An antiperspirant typically contains aluminum salts, which dissolve in sweat or moisture on the skin’s surface. The dissolved substance antiperspirant forms a small temporary ‘plug’ near the top of the sweat gland, significantly reducing the amount of sweat that is secreted near the skin’s surface. Antiperspirants can be washed off; some antiperspirants are easier to wash off than others. Re-application of antiperspirants can be beneficial to help reduce sweating and keep you feeling fresh throughout the day. Antiperspirants reduce underarm sweating; but, they do not impact the natural ability of our body’s to regulate body temperature. (5)

Antiperspirants Prevent Sweating

Antiperspirant does just what it sounds like it does – it eliminates sweat. Antiperspirants stop you from perspiring or sweating, at least where it’s applied and when it’s used. When there’s no sweat, you don’t have to worry about stinky armpits or embarrassing bodily odors. (6)

What’s that and Why is It in My Antiperspirant?

  • Aluminum: aluminum compounds are the most widely used active ingredient because it effectively plugs sweat glands.
  • Parabens: preservatives that help keep cosmetic products free of bacteria.
  • Fragrance: we associate pleasant smells with cleanliness.
  • Emollient oil: moisturizers like castor oil, mineral oil, or sunflower oil are mixed in to help the product roll or glide on smoothly. Emollients also keep the product from flaking once it dries on your skin.
  • Alcohol: oftentimes active ingredients are dissolved in alcohol; because, it dries quickly and feels cool when applied.
  • Polyethylene glycol (PEG) distearates: an emulsifying ingredient that makes it easier to wash off.
  • BHT (Butylated hydroxytoluene): prevents or slows deterioration of antiperspirant ingredients when it’s exposed to oxygen.
  • Talc: Absorbs moisture and oil, protects skin by reducing underarm friction and chaffing. Helps skin feel dry. (7)

Health Risks: Fact or Fiction?

Rumors have circulated on the Web for years that aluminum in antiperspirants can raise a person’s risk of breast cancer and Alzheimer’s disease if the compounds are absorbed through pores or enter the skin due to shaving. However, “There’s no scientific evidence to suggest that antiperspirant ingredients pose any sort of health risk,” says David Pariser, MD, Professor of Dermatology at Eastern Virginia Medical School in Norfolk. “These are urban legends that people keep perpetuating.”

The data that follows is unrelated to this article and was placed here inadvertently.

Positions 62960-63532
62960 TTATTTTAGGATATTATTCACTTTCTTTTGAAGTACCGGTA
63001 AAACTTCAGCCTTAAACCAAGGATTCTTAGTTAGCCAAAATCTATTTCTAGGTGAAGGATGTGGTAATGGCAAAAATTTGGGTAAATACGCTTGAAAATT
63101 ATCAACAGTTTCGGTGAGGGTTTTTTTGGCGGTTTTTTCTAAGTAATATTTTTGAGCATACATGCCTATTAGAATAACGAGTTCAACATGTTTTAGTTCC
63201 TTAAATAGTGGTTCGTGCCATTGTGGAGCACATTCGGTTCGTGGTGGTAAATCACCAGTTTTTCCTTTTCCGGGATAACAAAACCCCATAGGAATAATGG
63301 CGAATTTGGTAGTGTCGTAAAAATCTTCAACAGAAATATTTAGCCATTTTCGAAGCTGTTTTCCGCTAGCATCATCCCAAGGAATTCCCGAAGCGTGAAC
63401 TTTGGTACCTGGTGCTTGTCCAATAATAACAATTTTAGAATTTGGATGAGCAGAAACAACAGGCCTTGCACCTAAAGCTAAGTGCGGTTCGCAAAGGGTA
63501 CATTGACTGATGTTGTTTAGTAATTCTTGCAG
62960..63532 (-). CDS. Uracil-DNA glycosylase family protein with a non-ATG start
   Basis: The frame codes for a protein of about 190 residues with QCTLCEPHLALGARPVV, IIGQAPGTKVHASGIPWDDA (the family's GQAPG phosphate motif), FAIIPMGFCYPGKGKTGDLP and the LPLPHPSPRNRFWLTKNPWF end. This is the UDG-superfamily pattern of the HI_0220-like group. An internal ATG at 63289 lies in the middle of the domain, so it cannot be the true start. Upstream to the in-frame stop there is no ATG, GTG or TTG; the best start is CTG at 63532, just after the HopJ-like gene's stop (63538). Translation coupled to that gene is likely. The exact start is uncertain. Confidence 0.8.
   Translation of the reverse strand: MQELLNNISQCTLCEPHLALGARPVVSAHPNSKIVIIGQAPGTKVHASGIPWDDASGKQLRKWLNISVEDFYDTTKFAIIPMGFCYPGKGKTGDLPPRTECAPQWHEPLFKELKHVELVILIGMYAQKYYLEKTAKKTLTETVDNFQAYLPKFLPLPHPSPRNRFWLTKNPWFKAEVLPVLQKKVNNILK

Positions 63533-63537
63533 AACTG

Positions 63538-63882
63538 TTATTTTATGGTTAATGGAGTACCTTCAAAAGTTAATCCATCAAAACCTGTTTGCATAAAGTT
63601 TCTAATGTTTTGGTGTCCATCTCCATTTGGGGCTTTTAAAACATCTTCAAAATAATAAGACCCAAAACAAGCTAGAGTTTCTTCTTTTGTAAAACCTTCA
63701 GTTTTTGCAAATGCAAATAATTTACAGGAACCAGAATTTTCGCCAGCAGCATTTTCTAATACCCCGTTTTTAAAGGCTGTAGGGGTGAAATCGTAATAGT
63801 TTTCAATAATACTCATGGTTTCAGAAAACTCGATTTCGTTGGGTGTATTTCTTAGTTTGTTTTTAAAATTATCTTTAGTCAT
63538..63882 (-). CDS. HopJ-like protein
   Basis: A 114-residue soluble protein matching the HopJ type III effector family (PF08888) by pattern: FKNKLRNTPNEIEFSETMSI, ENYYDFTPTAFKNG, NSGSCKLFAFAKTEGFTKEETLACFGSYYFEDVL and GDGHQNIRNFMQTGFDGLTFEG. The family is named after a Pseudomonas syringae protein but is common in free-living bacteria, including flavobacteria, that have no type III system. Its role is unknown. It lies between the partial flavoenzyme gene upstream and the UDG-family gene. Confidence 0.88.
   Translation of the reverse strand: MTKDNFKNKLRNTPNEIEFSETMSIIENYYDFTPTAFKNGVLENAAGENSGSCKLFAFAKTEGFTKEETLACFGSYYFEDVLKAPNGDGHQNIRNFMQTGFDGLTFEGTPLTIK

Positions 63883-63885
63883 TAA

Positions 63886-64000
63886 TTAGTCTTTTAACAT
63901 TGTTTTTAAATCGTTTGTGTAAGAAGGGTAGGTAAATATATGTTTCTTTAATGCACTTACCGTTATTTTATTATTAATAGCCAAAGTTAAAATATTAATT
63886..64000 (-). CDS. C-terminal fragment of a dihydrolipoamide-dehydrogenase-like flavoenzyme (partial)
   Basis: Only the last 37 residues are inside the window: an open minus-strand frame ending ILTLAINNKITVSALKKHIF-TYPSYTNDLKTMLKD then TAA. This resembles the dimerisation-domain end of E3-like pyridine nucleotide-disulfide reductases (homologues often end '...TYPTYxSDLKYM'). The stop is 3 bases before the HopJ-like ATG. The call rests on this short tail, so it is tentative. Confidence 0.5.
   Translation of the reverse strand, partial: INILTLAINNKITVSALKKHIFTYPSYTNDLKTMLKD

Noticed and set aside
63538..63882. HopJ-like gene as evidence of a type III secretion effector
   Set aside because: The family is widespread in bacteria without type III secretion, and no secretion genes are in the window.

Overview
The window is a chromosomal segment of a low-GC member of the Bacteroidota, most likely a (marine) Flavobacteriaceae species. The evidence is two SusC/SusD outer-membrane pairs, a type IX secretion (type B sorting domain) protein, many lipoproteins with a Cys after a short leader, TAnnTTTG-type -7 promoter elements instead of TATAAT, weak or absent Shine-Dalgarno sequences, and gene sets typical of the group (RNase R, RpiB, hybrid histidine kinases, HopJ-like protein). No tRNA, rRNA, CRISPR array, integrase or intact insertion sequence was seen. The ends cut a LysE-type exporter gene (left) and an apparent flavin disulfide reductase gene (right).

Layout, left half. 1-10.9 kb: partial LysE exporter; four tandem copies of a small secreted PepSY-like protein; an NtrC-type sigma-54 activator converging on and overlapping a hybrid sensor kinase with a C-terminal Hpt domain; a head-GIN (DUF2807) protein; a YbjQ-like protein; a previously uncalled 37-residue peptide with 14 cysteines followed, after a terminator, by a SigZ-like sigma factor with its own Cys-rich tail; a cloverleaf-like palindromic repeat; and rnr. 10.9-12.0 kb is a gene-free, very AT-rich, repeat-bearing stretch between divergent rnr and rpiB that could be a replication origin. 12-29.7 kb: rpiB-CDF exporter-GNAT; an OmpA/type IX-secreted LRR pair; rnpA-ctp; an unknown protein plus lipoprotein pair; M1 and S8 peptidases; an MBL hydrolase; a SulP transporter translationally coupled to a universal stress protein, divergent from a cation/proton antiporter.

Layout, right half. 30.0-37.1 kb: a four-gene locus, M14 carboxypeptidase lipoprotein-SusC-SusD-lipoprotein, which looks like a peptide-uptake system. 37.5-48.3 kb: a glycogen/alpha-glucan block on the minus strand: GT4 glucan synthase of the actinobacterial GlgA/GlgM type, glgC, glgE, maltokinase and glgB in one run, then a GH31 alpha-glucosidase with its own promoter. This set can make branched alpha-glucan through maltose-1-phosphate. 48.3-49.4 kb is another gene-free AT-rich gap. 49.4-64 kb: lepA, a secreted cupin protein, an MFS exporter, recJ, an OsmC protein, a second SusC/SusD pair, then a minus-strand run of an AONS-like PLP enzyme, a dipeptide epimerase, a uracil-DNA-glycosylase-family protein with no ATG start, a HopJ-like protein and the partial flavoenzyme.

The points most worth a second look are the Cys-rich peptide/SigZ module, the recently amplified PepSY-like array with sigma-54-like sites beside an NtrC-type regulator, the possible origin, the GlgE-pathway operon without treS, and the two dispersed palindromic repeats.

Several small studies found traces of parabens in breast cancer tumors, suggesting that they may have weak estrogen-like effects if absorbed through the skin. However, the study did not find that parabens caused breast cancer, or that these parabens were from antiperspirants. (8)

Antiperspirant or Deodorant?

It’s always a good choice to choose products with natural ingredients when they are an option. There are a number of natural deodorants and even natural antiperspirants to choose from. Tom’s of Maine makes both deodorants and antiperspirants. Baking soda is inexpensive, natural and can be used as a natural deodorant. Organic and natural brand deodorants don’t typically contain the aluminum ingredients that stop sweating because they can irritate people with sensitive skin and are believed by some to be a health risk. (9)

I challenge you to take a look at the health and beauty aisle next time you’re in the store. Instead of your same old antiperspirant or deodorant, look at the variety of antiperspirants and deodorants available and decide for yourself what’s right for you, your body and your needs.


When it comes to deodorants and antiperspirants we can all agree there are numerous options out there to choose from. I encourage you to do your own research and take a look at the ingredients on your current antiperspirant or deodorant and reevaluate whether it meets your needs sufficiently and ensure that it’s the healthiest choice for you.

Remember, don’t be a stinker! Find the antiperspirant or deodorant that’s right for you.